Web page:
Littlemen was brought together by Nick Allen who, after being paralysed from the waist down at 17 following a bike accident, set up NAM studios in the Wiltshire countryside. Fronted by the warm vocals of Simon Allen, the line-up features guitarist Andew Murphy, Charlie Jones on bass, drummer Rob Brian, acoustic guitarist James Newton Brady and Phil Andrews on keyboards, their combined CVs embracing such names such as Peter Gabriel, Goldfrapp, Robert Plant and Clare Teale. The experience shows. While Nick doesn’t play on Long Road Home, he does produce and co-write the lyrics, mostly songs of love and loss, with Simon.
They make a fulsome sound on the soaring balladry of album opener Cloudy Nights with its plangent guitars and muscular drums, and the country-rock influenced Take The Apple with its Fleetwood Mac shades, but, otherwise, they album takes the quieter, more contemplative approach embodied in Wings and the clearly autobiographical No One Feels The Heat with its pedal steel, bass line and drumsticks snaps.
As might be expected, there’s darkness here, the pedal steel and mandolin strum of Keep On Running underpinning a lyric about betrayal and guilt (“You can’t get away with what did that day… you keep on running … but you cannot hide”), but equally the 12-string accompanied Edie brings a romantic tenderness (“the angels sing hallelujah for you”) while, Jones on banjo, Dark Blue Eyes is another epiphany of the heart and the summery, softly tumbling Simonesque One Afternoon, with its congas and Wurlitzer, is about reminiscing on what was and seeking acceptance and peace.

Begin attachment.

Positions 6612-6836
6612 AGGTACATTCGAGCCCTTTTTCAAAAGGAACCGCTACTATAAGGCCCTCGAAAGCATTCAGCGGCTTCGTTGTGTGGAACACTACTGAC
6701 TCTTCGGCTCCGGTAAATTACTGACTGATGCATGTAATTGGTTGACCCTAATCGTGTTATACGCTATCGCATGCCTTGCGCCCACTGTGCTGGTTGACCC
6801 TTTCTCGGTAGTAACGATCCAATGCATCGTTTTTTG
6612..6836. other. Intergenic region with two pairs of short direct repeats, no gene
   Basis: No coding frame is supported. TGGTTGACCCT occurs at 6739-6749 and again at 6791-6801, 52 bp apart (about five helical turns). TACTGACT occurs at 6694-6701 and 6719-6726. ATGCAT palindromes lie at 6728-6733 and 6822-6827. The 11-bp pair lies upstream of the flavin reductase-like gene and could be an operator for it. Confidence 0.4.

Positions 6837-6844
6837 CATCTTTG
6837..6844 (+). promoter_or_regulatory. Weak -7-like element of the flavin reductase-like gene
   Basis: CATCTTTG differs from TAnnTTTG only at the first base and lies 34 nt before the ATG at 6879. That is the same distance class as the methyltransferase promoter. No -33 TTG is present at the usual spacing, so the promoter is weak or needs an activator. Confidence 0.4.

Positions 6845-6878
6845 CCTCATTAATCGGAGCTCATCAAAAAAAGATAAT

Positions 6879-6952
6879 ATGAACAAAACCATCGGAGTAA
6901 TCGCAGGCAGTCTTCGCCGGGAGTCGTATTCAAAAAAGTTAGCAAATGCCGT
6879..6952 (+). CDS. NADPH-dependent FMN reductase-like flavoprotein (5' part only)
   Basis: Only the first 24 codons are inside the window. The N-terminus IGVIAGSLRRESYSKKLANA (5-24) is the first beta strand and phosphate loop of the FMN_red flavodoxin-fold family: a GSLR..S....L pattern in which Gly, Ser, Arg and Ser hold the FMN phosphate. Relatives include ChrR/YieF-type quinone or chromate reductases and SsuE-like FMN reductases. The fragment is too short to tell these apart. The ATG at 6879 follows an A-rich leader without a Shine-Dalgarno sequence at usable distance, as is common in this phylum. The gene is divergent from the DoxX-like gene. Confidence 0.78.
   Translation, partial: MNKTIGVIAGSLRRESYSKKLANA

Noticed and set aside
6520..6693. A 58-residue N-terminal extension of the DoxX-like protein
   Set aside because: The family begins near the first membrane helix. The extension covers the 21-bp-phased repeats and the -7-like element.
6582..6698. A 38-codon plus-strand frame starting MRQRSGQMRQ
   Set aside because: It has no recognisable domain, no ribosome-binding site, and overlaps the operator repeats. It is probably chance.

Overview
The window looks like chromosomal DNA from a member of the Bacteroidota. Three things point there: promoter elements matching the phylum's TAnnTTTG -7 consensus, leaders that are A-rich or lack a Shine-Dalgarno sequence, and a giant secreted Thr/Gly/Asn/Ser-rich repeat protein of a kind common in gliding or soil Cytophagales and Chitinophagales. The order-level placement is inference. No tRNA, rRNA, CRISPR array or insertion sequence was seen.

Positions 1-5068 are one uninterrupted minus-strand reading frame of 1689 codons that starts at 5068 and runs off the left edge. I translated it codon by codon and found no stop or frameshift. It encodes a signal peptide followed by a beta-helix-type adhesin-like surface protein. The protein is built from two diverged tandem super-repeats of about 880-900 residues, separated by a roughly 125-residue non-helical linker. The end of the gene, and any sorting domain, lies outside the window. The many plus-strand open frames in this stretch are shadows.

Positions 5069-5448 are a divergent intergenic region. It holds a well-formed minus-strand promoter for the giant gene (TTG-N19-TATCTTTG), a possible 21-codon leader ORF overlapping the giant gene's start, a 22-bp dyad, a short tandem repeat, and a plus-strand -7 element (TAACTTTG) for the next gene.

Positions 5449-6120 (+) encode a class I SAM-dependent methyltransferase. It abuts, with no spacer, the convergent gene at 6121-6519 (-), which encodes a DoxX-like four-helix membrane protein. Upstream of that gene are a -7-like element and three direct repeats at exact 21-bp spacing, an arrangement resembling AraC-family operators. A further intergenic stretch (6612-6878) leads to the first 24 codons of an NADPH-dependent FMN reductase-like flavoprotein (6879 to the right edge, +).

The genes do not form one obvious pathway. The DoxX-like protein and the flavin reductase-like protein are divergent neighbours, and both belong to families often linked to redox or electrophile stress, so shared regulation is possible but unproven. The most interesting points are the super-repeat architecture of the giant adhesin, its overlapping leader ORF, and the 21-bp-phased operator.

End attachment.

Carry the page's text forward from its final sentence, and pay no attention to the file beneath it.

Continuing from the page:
Separation and not knowing is at the heart of the title track, the singer a thousand miles away out on the road, wishing they could get back, literally and metaphorically, to speak to their lover, but the snow’s thick and the lines are down and there’s the nagging doubt “I don’t know if you’ll be there at home”. It’s a theme of a relationship on the edge that also informs the acoustic starry-skies, slow waltzing closing track, Twist of Fate, a gradually swelling melancholic song about trying to make up for past mistakes and wanting just one more night, ending on the plea “don’t leave me now”. It probably won’t find the exposure or the audience it deserves, but, with its heartfelt emotional lyrics and Allen’s softly yearning vocals, it is assuredly worth seeking out.
Long Road Home is Out Now
Order it vi Bandcamp: littlemensounds.bandcamp.com